Kindle: Big Money if Amazon Gets it Right
Posted by Bob Warfield on November 19, 2007
As you must have heard, Amazon is reinventing the book with an electronic device called the Kindle. I want one. Why? Because a lot of my books are throwaways: cheap paperback novels. I was at Borders the other night and couldn’t remember all of my current favorite paperback fiction author’s names nor exactly which of their books I’d purchased. I would love to have Kindle and get it to add value. Why not a Kindle book of the month club? I could use a few new authors and Amazon is great at analyzing recommendations based on past preferences. Why not let Kindle remember which books I already own? Hopefully it will even understand which wood pulp editions I’ve bought so I don’t duplicate a paperback.
My initial reaction to Kindle was worry about the display quality and usability. This is where they have a chance to really fall down. I was impressed to see they’re using some pretty fancy e-ink technology there, but I’ll have to see one. Eventually, I concluded it doesn’t matter for the kinds of books I’m likely to read with it. You understand the kind of books I’m talking about here, right? Spenser for Hire? Tom Clancy? Michael Crichton? These are books that are consumed and discarded. I often go through one in a single evening. I tried keeping them, only to discover that I can’t reread them. I can pick one up I bought many years ago: 10 or 15 years or more for an old Robert Ludlum. I may get a few pages into it, but suddenly the whole thing pops into my head and I remember it. These books are disposable to me. For this kind of reading, the display needs to be contrasty and legible, but there is no color. I want to be able to see it in bright sunlight by the pool or beach in Hawaii, but I don’t need to render coffee table book-quality photos.
The form factor is ideal for travel too. We recently took the kids on a Med Cruise, and the stack of books my wife and I dragged along was ridiculous. We read every single one, wished we had more, and abandoned half of them in the stateroom when the cruise was over. With Kindle, it’s easy to pick up more books along the way. They weigh absolutely nothing after all.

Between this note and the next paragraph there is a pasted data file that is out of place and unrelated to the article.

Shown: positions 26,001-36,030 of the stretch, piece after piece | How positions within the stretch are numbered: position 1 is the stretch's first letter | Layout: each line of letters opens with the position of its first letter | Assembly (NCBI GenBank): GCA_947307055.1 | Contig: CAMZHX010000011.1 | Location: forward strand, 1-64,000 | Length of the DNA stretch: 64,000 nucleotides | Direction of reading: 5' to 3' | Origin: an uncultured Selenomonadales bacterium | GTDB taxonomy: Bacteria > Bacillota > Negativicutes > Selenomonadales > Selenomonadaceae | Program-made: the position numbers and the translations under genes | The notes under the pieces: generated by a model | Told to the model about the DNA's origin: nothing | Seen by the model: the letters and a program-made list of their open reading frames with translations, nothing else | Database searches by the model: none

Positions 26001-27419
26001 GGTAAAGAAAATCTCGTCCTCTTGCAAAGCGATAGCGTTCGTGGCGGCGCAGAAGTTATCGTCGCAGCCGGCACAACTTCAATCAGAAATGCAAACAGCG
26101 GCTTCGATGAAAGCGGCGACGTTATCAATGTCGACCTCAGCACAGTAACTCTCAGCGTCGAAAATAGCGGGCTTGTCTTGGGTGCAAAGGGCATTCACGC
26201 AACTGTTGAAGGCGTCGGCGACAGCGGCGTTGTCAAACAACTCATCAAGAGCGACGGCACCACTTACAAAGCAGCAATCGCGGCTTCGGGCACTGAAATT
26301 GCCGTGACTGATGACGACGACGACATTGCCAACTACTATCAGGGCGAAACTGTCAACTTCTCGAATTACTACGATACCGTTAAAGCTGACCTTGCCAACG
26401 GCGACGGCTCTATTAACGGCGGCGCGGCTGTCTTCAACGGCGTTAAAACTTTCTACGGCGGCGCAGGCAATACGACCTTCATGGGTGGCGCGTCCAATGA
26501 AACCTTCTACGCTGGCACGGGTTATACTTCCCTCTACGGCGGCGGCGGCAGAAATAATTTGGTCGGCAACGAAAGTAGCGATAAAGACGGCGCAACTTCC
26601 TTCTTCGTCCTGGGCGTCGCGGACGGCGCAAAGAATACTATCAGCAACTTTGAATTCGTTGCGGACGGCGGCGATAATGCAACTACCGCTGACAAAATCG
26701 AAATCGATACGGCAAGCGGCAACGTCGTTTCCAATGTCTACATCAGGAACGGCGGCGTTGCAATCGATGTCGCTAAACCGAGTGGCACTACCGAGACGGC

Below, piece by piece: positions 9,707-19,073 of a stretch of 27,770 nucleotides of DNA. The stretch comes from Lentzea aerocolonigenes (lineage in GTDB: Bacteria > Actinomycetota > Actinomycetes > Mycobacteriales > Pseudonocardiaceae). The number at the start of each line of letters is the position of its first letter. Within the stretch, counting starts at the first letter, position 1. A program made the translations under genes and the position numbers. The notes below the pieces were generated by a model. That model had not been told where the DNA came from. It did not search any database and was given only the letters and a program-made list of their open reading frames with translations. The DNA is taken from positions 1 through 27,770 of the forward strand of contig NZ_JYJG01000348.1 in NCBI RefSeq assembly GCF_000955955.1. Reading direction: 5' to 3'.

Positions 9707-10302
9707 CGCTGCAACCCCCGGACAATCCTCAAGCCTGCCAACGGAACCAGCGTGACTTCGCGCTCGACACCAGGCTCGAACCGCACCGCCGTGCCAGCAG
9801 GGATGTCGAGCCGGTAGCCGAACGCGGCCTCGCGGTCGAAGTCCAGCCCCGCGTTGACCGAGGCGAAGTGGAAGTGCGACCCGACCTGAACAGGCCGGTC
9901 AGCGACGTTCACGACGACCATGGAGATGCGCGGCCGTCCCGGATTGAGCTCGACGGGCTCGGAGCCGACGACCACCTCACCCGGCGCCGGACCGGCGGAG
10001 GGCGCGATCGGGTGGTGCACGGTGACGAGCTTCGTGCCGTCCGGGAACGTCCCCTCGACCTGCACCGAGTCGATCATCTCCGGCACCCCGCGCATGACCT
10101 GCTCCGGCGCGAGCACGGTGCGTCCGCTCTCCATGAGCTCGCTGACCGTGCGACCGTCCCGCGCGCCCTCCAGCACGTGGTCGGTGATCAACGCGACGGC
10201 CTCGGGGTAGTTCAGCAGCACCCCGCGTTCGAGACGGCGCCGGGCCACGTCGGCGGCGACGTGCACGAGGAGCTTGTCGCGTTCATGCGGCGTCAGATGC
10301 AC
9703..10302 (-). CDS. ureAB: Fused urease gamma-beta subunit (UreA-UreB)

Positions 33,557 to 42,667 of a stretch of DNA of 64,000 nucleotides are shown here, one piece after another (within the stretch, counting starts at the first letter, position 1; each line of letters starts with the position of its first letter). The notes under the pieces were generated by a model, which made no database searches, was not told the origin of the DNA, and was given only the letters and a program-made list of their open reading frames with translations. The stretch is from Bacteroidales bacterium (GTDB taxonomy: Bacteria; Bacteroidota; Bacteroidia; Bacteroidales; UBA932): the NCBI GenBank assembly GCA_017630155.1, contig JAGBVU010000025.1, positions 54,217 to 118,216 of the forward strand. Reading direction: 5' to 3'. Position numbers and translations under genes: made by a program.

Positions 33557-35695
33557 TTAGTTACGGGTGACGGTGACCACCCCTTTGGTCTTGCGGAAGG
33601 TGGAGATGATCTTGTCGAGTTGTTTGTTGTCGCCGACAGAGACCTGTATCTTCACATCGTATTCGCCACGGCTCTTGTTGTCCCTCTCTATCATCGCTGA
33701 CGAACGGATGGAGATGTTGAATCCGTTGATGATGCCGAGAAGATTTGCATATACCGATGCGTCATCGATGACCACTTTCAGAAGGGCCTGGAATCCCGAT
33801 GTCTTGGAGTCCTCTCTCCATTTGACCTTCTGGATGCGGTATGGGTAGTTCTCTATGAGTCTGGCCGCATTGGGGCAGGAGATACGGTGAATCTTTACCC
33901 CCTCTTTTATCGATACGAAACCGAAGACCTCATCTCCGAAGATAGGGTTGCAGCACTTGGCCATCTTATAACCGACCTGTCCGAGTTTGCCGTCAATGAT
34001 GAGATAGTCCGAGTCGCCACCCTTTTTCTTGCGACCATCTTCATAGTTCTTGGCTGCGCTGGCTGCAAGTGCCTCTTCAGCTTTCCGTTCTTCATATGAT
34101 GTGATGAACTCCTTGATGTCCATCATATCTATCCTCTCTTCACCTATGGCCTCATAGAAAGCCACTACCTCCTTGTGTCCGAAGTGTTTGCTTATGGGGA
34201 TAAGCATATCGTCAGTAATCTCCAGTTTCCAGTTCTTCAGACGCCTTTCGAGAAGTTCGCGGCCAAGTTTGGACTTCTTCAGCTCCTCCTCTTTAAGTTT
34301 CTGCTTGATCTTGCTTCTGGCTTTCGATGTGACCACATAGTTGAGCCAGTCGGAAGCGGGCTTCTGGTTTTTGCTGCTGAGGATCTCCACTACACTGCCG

Now I’m wondering if I’ll have to bring my laptop as well based on how much laptop functionality Kindle can provide. Strangely, nobody is asking whether it can do MP3’s. Huh? I can buy CD’s at bookstores. Might I not want a little music while reading? Ryan Stewart wants to know why it doesn’t do PDF’s. Good question. It will be great to read blogs on Kindle, although wow, the fees for the blogs seem ridiculous. 99 cents to 1.99 a month per blog and I read 171 blogs as of this writing. Mathew Ingram is right when he says, “Pay to read blogs? WTF?” The economics make no sense for that, and I’ll have to bring along a laptop or perhaps an iTouch/iPhone for the blogs and MP-3’s.
E-mail is another thing I might wish Kindle could do, but pretty soon I’ll have a full tablet PC. Maybe Apple’s rumored device will steal Kindle’s thunder before it ever gets rolling too fast, much as devices like the Nomad MP3 player (I had one and loved it) got crunched by iPod. This can happen when so many people are calling Kindle Ugly. Bubblegeneration says:
As a product, Kindle’s no great shakes. It doesn’t have the disruptive value proposition that an iPod or iPhone did – in functional, aesthetic, or emotional terms. Yes, the screen is nice. But the storage is weak, and the aesthetics are…awful.
Functional, aesthetic, and emotion terms are important for a sexy potential Christmas gift. Never underestimate the power of Apple’s Uber-coolness.
The economics of reading blogs on Kindle says a little about why I think this is Big Money if Amazon gets it right. Consider my beloved paperbacks. $9.95 a pop. I’m guessing there may eventually be a premium for novels still in hard cover so as not to dilute those sales. A brand new copy of Robert Parker’s “Million Dollar Baby” costs (drumroll please) $9.95 plus shipping and handling. With Kindle, I pay the same money. But, and this is a big but, Amazon paid very little. They’re selling bits now, baby. Just bits and no wood pulp. Authors get 15% or so. Publishers will have negotiated with Amazon. It’ll be interesting to see how those economics play out, but I can’t see why this ends differently than it has for the record industry. Kindle is disintermediating many aspects of publishing, though certainly not all.
The bottom line is that Amazon could wind up with a bigger piece of the overall pie for a book sale. Moreover, they have a mechanism that can much more effectively drive further revenue by signing you up for grander programs. How about the Spenser for Hire book club? Amazon will buy every novel Parker publishes and I’ll have it on my Kindle before I even knew it was out. And what does Kindle do to ordinary bookstores? How much of their revenue comes from these paperbacks? Are they relegated to the high end ghetto of coffee table and other such books that aren’t satisfying on Kindle?
Still more questions than answers. Amazon has a lot of work here to realize the promise, but I want a Kindle!